2.5.1 Samples Spiked with Reference Standards........................................................................33
2.5.2 Authentic Toxicological Samples......................................................................................34
3 Results...............................................................................................................................35
3.1 Circuit Diagram...............................................................................................................35
3.2 Screening Method for Basic Compounds in Urine .......................................................35
3.2.1 Analytical Separation........................................................................................................35
3.2.2 On-line Extraction.............................................................................................................40
3.2.3 Final Analytical Procedure ................................................................................................43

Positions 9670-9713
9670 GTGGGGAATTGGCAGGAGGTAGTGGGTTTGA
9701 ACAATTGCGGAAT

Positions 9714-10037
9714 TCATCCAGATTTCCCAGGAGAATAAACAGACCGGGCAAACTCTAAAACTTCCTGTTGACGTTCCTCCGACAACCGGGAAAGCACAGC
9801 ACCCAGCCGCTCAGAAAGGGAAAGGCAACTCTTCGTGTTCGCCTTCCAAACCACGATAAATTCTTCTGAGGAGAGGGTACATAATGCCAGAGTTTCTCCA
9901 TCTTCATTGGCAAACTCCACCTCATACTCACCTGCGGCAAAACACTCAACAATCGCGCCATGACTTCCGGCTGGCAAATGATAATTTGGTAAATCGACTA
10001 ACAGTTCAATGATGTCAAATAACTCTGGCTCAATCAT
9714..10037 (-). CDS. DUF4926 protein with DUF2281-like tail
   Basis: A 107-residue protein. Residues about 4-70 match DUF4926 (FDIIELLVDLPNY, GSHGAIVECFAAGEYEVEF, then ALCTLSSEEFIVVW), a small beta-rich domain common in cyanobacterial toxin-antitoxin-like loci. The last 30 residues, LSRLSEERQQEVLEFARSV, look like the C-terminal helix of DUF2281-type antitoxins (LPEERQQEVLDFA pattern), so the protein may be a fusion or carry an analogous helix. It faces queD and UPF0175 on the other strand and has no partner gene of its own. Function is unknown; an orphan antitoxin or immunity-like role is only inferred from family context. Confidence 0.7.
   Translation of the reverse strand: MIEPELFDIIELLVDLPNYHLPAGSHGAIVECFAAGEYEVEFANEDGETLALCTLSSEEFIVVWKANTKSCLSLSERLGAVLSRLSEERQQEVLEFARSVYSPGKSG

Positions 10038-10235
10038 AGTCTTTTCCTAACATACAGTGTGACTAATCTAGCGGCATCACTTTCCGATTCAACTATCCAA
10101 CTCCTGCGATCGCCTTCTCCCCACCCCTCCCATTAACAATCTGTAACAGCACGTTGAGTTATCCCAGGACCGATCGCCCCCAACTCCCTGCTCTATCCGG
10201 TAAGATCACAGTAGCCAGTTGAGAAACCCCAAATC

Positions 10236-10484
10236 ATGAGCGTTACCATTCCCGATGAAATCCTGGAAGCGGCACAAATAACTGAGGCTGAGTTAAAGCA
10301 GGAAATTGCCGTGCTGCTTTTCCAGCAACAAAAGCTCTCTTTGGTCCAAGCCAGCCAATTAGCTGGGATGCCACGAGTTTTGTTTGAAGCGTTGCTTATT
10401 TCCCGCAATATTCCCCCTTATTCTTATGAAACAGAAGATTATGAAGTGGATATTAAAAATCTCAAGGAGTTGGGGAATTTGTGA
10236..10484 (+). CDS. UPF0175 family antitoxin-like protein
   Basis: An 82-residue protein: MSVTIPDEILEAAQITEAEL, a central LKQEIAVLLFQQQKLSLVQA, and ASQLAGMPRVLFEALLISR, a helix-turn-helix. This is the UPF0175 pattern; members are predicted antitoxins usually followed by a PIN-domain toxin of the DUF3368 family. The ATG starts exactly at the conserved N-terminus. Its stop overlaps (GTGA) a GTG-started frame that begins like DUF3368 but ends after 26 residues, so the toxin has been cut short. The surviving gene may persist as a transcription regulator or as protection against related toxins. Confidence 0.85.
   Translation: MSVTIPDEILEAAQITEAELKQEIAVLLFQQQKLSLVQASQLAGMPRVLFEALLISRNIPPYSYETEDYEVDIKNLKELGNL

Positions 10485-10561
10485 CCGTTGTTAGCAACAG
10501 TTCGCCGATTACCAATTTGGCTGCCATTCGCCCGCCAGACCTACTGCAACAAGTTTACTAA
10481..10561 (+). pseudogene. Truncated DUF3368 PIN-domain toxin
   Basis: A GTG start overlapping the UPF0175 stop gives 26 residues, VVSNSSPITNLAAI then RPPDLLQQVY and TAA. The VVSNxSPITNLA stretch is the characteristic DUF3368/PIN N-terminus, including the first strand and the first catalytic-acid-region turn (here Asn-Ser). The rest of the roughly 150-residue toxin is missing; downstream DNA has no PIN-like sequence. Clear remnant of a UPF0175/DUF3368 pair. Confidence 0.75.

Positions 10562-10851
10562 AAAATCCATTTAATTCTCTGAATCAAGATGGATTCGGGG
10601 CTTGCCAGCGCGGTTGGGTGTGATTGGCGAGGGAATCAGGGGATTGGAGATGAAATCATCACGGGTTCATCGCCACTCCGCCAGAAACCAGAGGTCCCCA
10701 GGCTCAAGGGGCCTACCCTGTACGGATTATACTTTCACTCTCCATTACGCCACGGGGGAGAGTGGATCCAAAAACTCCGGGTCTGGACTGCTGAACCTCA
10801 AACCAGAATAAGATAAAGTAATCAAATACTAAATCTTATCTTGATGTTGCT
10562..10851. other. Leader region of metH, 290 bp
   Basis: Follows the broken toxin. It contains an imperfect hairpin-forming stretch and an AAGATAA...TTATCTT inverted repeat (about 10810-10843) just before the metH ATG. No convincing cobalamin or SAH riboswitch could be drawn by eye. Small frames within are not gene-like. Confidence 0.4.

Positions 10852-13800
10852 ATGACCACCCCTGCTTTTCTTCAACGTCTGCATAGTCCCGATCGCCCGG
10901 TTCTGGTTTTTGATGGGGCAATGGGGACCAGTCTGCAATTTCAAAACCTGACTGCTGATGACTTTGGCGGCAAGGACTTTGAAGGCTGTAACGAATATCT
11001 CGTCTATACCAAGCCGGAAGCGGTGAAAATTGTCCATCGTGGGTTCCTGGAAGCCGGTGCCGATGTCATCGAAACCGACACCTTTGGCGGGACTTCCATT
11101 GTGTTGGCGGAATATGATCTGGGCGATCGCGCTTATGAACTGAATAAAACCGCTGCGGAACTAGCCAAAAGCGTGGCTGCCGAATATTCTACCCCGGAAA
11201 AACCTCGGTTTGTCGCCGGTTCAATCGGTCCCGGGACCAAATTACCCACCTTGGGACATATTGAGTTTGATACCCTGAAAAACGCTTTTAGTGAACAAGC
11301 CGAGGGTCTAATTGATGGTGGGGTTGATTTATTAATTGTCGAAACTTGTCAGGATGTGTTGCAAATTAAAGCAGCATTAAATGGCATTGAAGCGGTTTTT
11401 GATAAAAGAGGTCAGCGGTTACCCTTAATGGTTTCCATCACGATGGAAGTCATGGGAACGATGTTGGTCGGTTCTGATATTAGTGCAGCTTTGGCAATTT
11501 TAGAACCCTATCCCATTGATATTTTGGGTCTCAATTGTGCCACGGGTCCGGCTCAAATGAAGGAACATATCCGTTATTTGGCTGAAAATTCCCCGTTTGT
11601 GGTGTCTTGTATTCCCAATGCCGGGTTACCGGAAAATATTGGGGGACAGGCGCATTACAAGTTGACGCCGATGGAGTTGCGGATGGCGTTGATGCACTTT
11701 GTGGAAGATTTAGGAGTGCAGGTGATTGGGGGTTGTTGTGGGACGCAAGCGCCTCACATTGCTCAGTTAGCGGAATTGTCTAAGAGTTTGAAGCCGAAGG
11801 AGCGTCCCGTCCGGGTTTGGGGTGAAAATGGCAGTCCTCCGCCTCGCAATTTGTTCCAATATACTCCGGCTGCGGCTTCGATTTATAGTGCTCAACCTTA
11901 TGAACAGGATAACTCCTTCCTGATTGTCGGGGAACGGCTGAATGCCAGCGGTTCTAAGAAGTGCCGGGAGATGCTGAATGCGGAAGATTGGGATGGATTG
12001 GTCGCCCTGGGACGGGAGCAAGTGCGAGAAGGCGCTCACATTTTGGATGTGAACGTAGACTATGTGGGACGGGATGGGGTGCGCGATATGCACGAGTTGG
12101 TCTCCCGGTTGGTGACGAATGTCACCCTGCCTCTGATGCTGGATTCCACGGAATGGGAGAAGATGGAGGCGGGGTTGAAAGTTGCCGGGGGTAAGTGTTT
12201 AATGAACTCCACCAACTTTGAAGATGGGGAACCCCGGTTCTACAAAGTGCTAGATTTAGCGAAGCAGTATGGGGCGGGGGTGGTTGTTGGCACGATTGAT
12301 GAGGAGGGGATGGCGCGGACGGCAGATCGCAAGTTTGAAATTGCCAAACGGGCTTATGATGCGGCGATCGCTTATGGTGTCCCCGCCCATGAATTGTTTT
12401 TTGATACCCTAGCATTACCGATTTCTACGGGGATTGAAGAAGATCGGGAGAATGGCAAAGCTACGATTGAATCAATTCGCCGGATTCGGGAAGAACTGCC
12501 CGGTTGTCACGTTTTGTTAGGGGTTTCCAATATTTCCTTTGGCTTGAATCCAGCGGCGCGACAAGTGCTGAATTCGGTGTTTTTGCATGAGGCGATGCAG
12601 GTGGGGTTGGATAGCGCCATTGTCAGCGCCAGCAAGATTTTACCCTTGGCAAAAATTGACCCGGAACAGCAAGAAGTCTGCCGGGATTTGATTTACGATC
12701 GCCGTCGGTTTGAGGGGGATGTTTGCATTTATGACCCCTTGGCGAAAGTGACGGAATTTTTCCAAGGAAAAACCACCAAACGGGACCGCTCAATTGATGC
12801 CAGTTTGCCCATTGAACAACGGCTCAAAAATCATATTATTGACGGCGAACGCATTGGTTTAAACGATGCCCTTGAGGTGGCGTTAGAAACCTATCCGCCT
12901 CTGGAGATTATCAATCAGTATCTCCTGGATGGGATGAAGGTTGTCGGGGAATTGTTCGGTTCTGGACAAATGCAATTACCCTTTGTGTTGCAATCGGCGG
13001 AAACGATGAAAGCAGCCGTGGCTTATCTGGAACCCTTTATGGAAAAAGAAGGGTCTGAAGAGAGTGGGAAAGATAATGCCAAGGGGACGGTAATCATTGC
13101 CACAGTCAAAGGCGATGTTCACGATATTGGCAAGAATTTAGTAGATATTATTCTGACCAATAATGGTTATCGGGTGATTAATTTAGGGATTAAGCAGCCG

3.2.4 Compound Identification...................................................................................................45
3.2.5 Validation..........................................................................................................................46 Contents vi
3.2.5.1 Selectivity/Specificity......................................................................................46
3.2.5.2 Stability............................................................................................................47
3.2.5.3 Recovery..........................................................................................................49
3.2.5.4 Precision...........................................................................................................50
3.2.5.5 Carry-Over Experiments..................................................................................50
3.2.5.6 Linearity50
3.2.5.7 Limit of Detection ............................................................................................50
3.2.5.8 Batch-to-Batch Reproducibility.......................................................................51